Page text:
Medical Marijuana

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Sunday, January 6, 2013

Supreme Court Rules That Marihuana Cooperatives Are Illegal But Allows Defendant To Assert Affirmative Defense

By Michael Nichols
Categories: Medical Marijuana

The Michigan Supreme Court recently issued their second opinion addressing the Michigan Medical Marihuana Act (MMMA).  The case, People v Bylsma, involved the legality of growing marihuana cooperatively.  The defendant, Ryan Bylsma, was a registered primary caregiver for two registered patients and he leased warehouse space to grow marihuana for his patients. 

In September of 2011, a city inspector noticed illegal electrical lines running alongside water lines.  Apparently the city inspector forced his way inside the warehouse to investigate.  His investigation revealed approximately 88 marihuana plants growing in three separate “booths”.  The police were notified and Mr. Bylsma was eventually arrested for manufacturing marihuana plants in violation of the public health code. 

Mr. Bylsma filed a motion to dismiss based upon section 4 of the MMMA (MCL 333.26424).  Mr. Bylsma’s argument was that he only possessed 24 of the marihuana plants (12 for each of his two registered patients) and that the other 64 plants belonged to patients and caregivers that he shared his facility with. 

The trial court denied the motion to dismiss on the grounds that the MMMA required that each patient’s plants be “kept in an enclosed, locked facility that can be accessed by one individual”.  Mr. Bylsma then appealed the decision to the Michigan Court Of Appeals who affirmed the lower court’s ruling.  The case then came before the Michigan Supreme Court who on December 19, 2012 issued an opinion declaring cooperative grow operations to be illegal and thereby preventing Mr. Bylsma from using section 4 of the MMMA.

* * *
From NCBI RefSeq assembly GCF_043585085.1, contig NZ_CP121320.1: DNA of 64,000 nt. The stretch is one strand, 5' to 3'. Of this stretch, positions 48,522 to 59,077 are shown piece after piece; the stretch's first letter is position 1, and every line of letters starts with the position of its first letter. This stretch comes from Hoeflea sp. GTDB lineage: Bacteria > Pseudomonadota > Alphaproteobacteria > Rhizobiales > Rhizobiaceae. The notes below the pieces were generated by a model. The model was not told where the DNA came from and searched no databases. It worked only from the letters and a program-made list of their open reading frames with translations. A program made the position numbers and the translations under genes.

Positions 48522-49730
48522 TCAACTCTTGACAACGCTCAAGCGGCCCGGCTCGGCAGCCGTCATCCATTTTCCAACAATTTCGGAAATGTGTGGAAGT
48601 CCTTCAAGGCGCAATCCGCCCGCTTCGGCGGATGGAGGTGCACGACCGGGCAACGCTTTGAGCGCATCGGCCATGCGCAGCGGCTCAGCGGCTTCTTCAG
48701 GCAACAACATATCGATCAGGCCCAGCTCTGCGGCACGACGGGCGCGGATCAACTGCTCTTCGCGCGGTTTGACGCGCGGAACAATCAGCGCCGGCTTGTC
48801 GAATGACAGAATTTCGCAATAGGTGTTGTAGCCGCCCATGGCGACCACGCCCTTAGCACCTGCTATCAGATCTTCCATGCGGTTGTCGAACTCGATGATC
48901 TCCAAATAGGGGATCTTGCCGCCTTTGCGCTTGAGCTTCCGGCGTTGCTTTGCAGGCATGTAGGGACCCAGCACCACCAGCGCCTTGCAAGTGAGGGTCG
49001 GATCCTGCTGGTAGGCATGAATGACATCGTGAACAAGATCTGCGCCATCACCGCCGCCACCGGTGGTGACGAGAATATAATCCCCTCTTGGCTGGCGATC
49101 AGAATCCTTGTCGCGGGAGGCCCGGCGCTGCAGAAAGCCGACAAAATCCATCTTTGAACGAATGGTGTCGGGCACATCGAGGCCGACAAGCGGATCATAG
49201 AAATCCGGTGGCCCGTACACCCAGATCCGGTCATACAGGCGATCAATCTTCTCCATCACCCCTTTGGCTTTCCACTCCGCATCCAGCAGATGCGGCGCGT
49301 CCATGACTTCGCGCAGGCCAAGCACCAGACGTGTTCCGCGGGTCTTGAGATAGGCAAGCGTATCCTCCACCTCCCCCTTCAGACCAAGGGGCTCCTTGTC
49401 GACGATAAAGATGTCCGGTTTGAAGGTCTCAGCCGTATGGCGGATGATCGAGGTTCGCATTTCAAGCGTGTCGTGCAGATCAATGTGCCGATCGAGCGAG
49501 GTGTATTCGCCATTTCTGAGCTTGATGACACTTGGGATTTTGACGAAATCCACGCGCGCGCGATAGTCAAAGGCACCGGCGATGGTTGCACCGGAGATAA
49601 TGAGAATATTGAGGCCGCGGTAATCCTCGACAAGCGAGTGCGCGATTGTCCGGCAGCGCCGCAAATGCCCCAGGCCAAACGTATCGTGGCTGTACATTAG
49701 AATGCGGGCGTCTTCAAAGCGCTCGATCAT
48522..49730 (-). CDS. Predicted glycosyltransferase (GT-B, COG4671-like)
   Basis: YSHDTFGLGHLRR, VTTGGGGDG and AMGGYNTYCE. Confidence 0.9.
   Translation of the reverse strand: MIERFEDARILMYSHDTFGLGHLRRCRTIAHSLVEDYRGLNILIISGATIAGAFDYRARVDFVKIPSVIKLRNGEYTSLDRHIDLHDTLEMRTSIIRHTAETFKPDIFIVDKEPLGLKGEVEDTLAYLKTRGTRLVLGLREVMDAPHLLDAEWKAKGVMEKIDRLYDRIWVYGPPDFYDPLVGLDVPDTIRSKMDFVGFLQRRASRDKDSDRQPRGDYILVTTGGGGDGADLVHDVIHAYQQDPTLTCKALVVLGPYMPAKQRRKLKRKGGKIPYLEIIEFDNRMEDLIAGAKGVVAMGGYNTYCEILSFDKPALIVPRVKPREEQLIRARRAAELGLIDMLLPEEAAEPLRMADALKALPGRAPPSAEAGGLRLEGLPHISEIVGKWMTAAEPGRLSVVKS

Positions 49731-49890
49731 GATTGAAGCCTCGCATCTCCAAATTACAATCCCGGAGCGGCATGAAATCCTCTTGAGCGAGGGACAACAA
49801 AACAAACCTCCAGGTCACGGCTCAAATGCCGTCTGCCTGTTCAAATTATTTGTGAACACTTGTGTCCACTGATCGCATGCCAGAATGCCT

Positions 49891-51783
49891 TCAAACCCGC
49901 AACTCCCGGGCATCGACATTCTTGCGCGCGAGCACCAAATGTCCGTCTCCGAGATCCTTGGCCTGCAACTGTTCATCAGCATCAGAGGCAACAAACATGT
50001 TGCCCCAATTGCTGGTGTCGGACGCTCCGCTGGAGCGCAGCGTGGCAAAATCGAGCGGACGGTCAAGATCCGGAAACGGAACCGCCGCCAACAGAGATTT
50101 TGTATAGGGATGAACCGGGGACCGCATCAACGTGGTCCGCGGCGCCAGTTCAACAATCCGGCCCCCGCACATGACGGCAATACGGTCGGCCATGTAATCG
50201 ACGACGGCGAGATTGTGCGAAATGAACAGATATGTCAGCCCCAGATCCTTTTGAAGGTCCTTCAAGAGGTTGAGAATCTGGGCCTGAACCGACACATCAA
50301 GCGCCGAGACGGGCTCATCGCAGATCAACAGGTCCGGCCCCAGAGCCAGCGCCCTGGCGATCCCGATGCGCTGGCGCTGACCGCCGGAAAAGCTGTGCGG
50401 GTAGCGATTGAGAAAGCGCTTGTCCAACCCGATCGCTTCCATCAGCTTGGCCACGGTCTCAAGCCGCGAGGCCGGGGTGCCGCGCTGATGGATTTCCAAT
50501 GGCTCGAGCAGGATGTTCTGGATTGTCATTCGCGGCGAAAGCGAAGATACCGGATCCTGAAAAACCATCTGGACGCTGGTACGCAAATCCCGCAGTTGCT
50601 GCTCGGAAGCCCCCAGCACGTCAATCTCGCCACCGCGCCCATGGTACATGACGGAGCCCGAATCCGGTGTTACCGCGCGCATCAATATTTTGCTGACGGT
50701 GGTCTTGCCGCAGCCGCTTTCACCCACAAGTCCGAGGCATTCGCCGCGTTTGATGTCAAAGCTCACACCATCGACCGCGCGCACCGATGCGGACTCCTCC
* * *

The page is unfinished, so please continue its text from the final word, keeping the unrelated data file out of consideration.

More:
“This case is important for a few reasons.  First, it informs the citizens of Michigan about what is required to legally grow medicine as a caregiver.  It also reaffirms the Supreme Court’s first MMMA opinion which held that a defendant need not meet the requirements of section 4 in order to assert a section 8 affirmative defense” says attorney Joshua Covert.  Although Mr. Bylsma may have lost his motion to dismiss based upon section 4 of the MMA, the Supreme Court remanded the case back down to the trial court to allow for Mr. Bylsma to present his affirmative defense at an evidentiary hearing.

At his section 8 hearing Mr. Bylsma will need to provide evidence for each of the following three elements:

1) He had a physician’s recommendation to medically use marihuana prior to police contact;

2) He was growing the marihuana for medicinal use; 

3) He did not possess more than reasonably necessary to prevent an uninterrupted supply of medicine.

If Mr. Bylsma can provide evidence that he meets each of the three elements of the affirmative defense and there are no questions of fact, the trial court judge must dismiss the charges.  In the alternative, if there are questions of fact, he may be allowed to present the affirmative defense at trial.  If you are a registered caregiver or patient and have been charged with violating the Public Health Code you need an attorney who understands the MMMA and more specifically the section 8 defense.  Call the Nichols Law Firm today at 517-432-9000. 

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Mike Nichols is a national leader in drunk driving defense. He is a member of the Forensic Committee and Michigan delegate to the National College for DUI Defense. He is also a Sustaining Member of the College. Nichols is also a founding member of the Michigan Association of OWI Attorneys; a member of the American Chemical Society; an associate member of he American Academy of Forensic Science, Adjunct Professor of Forensic Evidence in Criminal Law and OWI Law and Practice at Cooley Law School. He is also author of the West OWI Practice book and several chapters in other books on science and the law.

Mike Nichols is recognized by his peers in Michigan as a “SuperLawyer” in DUI/Criminal Defense. Nichols has also been asked to speak at conferences by groups such as the NCDD; Various Bar Associations in other states.